Performance and Egg Quality Characteristics of Layers Fed Different Combinations of Cassava Root Meal and Bambara Groundnut Offals
A feeding trial of 84 day was conducted to evaluate
the performance and egg quality characteristics of layers fed different
combinations of Cassava Root Meal (CRM) and Bambara Groundnut Offal (BGO).
Four layer diets were formulated such that diet T1 (control)
contained 50% maize, while diets T2, T3 and T4
contained CRM and BGO in the ratios of 2:1, 1:1 and 1:2, respectively,
completely replacing maize. Ninety six Shaver Brown point-of-lay pullets
were allotted into four experimental groups of 24 pullets each and each
group was replicated twice with eight pullets per replicate. These birds
were randomly assigned to the experimental dies in a Completely Randomized
Design (CRD) experiment. Results indicated that daily feed intake was
significantly (p<0.05) higher for layers on diet T3 and
T4 than those on diet T1. Daily feed intake was
significantly higher (129.48 and 128.60 g) for layers on the diet (T1)
than other treatment groups, while layers on diets T2, T3
and T4 recorded higher egg weights than those on the control
diet. Hen-day production was significantly (p<0.05) higher among layers
fed diet T1 (control) than those on the other treatment groups
which contained different combination ratios of CRM and BGO. FCR was highest
(2.11) and lowest (1.99) for layers fed diets T3 and T2,
respectively. Yolk index, albumen index and yolk colour showed no statistical
difference (p>0.05) in all the treatment groups. However, layers on
diet T4 and T3, respectively recorded the highest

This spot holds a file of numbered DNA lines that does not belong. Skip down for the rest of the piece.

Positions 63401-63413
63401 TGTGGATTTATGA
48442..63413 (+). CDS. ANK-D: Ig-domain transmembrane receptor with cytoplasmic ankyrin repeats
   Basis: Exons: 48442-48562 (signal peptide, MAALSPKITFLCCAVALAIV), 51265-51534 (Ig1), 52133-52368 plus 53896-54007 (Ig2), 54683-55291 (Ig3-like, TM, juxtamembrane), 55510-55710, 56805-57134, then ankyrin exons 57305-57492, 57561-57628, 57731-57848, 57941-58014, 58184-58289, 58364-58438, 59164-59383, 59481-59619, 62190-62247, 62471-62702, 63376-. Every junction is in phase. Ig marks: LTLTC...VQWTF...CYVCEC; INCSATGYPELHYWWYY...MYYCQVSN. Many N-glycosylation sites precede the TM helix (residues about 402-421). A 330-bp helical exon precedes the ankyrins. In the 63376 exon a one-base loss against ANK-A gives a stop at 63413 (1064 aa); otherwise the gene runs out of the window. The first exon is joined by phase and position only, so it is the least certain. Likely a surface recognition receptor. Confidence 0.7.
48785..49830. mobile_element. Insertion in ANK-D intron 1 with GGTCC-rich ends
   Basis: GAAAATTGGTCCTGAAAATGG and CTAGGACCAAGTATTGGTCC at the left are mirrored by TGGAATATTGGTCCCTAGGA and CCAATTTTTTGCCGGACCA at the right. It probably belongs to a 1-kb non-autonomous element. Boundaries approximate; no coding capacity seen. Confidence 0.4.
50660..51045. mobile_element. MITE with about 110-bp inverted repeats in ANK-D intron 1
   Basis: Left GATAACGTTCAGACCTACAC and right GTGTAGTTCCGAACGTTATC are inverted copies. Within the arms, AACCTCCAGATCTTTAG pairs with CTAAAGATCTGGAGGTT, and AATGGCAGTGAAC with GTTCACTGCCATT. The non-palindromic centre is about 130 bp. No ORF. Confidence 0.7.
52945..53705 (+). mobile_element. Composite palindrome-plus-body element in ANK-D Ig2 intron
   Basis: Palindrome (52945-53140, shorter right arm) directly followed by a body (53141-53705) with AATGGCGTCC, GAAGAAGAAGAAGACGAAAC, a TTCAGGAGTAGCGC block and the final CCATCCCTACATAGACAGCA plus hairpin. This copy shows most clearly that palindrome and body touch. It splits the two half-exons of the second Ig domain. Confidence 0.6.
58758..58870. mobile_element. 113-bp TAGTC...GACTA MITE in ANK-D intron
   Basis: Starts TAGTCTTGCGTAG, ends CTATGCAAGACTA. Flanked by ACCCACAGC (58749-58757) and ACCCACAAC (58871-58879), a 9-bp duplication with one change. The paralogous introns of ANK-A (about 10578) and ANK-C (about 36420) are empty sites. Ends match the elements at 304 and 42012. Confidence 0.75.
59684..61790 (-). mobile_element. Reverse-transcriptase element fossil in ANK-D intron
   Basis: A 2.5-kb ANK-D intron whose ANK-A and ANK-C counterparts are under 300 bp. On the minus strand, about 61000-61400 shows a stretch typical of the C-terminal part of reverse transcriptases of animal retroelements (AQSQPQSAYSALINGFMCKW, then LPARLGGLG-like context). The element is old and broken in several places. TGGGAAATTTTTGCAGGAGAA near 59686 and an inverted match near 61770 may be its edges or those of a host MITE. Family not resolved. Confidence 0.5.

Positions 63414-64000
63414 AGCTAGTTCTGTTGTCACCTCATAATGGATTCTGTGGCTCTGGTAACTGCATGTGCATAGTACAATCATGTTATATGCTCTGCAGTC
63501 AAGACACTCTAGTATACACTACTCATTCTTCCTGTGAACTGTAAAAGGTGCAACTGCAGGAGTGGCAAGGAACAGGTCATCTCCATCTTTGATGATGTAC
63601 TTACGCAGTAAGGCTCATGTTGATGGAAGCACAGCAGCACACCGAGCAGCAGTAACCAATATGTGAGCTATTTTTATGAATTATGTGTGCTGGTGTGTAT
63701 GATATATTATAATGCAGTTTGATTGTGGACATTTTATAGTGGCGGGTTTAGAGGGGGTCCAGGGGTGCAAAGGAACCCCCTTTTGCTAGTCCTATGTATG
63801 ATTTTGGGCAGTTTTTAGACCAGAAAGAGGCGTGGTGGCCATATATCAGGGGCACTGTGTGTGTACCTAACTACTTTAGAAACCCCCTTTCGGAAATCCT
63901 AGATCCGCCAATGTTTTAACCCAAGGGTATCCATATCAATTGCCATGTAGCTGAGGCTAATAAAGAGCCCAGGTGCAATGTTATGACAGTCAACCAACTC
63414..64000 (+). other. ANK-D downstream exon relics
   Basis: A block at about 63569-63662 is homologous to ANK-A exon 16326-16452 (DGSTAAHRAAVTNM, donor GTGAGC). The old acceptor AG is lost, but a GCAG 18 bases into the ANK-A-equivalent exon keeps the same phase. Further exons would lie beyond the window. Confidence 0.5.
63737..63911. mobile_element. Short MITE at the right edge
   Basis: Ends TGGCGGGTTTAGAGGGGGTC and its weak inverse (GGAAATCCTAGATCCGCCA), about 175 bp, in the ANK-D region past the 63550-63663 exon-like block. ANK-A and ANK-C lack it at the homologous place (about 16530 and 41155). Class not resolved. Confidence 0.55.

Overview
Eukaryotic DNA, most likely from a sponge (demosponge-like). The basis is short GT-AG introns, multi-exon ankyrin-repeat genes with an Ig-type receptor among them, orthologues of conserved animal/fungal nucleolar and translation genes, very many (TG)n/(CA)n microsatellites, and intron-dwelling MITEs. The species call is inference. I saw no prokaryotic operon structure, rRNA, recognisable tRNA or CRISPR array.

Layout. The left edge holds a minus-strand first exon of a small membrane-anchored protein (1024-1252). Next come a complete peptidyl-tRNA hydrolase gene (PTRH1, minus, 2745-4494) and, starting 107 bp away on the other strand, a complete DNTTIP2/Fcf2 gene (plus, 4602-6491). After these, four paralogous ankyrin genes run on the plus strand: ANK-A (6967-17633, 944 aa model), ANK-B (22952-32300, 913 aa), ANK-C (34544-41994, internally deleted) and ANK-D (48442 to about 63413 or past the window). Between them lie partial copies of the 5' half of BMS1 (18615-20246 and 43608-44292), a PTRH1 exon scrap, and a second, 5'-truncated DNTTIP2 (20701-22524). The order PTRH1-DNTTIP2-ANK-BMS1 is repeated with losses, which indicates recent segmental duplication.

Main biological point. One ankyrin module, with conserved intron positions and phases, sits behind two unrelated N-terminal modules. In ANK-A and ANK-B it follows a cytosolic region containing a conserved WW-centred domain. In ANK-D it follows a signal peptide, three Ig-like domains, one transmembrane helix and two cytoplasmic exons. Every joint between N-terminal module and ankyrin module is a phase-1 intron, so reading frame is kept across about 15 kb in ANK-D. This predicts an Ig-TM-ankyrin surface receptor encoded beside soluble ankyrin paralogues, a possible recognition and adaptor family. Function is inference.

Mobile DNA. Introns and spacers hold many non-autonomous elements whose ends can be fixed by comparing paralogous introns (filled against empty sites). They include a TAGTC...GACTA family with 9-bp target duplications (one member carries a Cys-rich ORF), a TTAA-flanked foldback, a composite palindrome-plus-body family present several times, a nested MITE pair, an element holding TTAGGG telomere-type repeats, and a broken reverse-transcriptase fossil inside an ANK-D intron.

(0.35 mm) and lowest (0.33 mm) shell thickness while those on diet T1
and T4, respectively recorded the highest (69.64) and lowest
(60.62) Haugh units. It would appear that the different combinations of
CRM and BGO significantly depressed the performance of laying birds.
Maize has remained the major source of energy in poultry feeds and constitutes
about 50% of an ideal layers diet. Maize has however become a multi-purpose
farm product in Nigeria serving both as staple food for large proportion
of the Nigerian population and other confectionery industries. The level
of maize production is grossly inadequate for what it is needed thus making
the price to be very high.
Alternative sources of energy exist although they have their limitations.
Cassava (Manihot esculenta) is a very popular and abundantly produced
tuber crop. It contains 2.66% crude protein, 77.13% Nitrogen Free Extract
(NFE) and 2680 kcal kg-1 metabolizable energy (Aduku, 1993).
Although it is low in protein, its energy content is high and its price
relative to maize is competitive. Cassava alone cannot replace maize in
layer diets without adversely affecting the performance of layers (Willie
and Kinabo, 1980; Longe and Oluyemi, 1977; Eruvbetine et al., 1994).
Bambara groundnut offal is a by-product of the processing of Bambara
groundnut into a local pudding called okpa. It is abundantly produced
in the middle belt and south eastern parts of Nigeria especially in Benue,
Enugu and Eboyi states. Aduku (1993) reported that on analysis BGO yields
13.10% crude protein, 65.91% NFE and 2787.21 kcal kg-1 metabolizable
Earlier reports by Anyanwu et al. (2003) indicate its potential
as energy source in broiler diet. Onyimonyi and Onukwufor (2003) reported
that 20% level of BGO in pullets` diets did not affect the performance
of the birds. Appropriate combinations of CRM and BGO seem to have the
potential to replace maize in poultry diet (Anyanwu et al., 2006).
This is because the could supply the needed energy and protein for the
performance of birds.
The study herein reported was designed to determine the performance and
egg quality characteristics of layers fed different combinations of CRM
MATERIALS AND METHODS
the Cassava Root Meal (CRM) used for present study was food grade cassava
chips purchased from Ose market in Onitsha. The chips were milled into
flour to obtain the cassava root meal. The Bambara Groundnut Offal (BGO)
was purchased from milling center in Ogbete market, in Enugu state of
Nigeria. The offal represents residue of milled whole Bambara groundnut.
The fine flour is used for okpa while the coarse residue which could not
pass through a 2 mm sieve is referred to as the offal. The BGO was toasted
before incorporation into the experimental diets. Toasting involved putting
about 3 kg of the offal on a pan set on an open fire and stirring it until
the creamy white colour of the offal turned light brown, this takes about